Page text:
Zimbabwe's High Court has ruled that Simon Mann can be extradited to Equatorial Guinea to face trial over a foiled coup in the West African nation.
Mann was rearrested shortly after his release from prison last year
The British ex-SAS officer was jailed in Zimbabwe on arms charges in 2004, and rearrested shortly after his release last May.
He had appealed against extradition on the basis that he might be tortured.
With his appeal turned down on Wednesday, Mann's lawyer will now file an appeal to Zimbabwe's Supreme Court.
"We are appealing the first thing tomorrow (Thursday) but we have not had full sight of the whole judgment as it was only delivered this evening," said Jonathan Samkange.
Mann, 55, was arrested when his plane, loaded with 61 alleged mercenaries and military equipment, landed at Harare airport in March 2004.
He was accused of trying to buy arms as part of a plot against Equatorial Guinea President Teodoro Obiang Nguema, and sentenced to seven years in jail.
Most of his co-accused were released from a Zimbabwean prison in 2005, and Mann himself was briefly released last year after his sentence was reduced for good behaviour.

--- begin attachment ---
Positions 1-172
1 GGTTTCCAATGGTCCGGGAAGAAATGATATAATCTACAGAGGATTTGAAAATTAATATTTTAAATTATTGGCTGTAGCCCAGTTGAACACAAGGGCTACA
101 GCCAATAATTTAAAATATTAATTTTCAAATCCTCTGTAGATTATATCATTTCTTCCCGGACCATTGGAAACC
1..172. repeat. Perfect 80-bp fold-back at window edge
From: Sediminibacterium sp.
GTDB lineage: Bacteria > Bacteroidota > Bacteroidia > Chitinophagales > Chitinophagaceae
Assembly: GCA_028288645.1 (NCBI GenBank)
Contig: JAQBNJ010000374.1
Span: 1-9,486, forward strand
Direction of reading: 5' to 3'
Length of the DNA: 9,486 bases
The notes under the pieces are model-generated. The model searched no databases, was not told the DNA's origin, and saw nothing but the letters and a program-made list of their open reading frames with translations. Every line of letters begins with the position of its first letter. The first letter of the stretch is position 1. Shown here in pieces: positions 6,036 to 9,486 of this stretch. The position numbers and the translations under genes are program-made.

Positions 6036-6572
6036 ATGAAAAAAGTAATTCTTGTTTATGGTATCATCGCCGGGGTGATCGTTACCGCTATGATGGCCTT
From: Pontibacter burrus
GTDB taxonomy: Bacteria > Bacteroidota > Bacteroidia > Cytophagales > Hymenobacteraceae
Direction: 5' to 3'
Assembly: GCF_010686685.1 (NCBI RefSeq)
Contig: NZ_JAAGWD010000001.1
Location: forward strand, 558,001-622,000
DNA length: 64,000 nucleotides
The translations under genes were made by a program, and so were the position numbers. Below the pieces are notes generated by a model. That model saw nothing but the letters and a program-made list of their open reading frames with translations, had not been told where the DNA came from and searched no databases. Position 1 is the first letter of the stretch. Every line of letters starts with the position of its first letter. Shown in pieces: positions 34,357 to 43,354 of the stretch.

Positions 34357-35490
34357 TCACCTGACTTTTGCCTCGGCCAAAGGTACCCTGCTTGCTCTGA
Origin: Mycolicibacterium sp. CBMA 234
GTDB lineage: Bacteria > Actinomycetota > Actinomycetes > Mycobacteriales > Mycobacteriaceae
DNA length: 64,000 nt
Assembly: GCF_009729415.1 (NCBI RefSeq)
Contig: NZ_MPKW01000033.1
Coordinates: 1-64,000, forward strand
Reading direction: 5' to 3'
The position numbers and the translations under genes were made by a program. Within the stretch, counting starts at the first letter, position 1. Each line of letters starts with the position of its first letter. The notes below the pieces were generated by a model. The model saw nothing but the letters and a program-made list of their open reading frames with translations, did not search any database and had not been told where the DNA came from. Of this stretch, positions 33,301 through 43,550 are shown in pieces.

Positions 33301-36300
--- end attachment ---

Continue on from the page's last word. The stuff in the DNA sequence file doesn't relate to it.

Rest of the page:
But shortly after his release he was rearrested on an immigration warrant while awaiting deportation.
Likelihood of torture
Last May, a Harare magistrate's court agreed to a request by Equatorial Guinea that Mann be extradited to stand trial there.
His lawyers appealed against the decision on the basis Mann was likely to be tortured in Equatorial Guinea and his extradition would be tantamount to a death sentence.
Sir Mark Thatcher, son of former UK Prime Minister Margaret Thatcher, was fined and received a suspended sentence in South Africa for his involvement in the affair.
President Obiang Nguema has ruled Equatorial Guinea, a former Spanish colony, since he seized power from his uncle in a 1979 coup.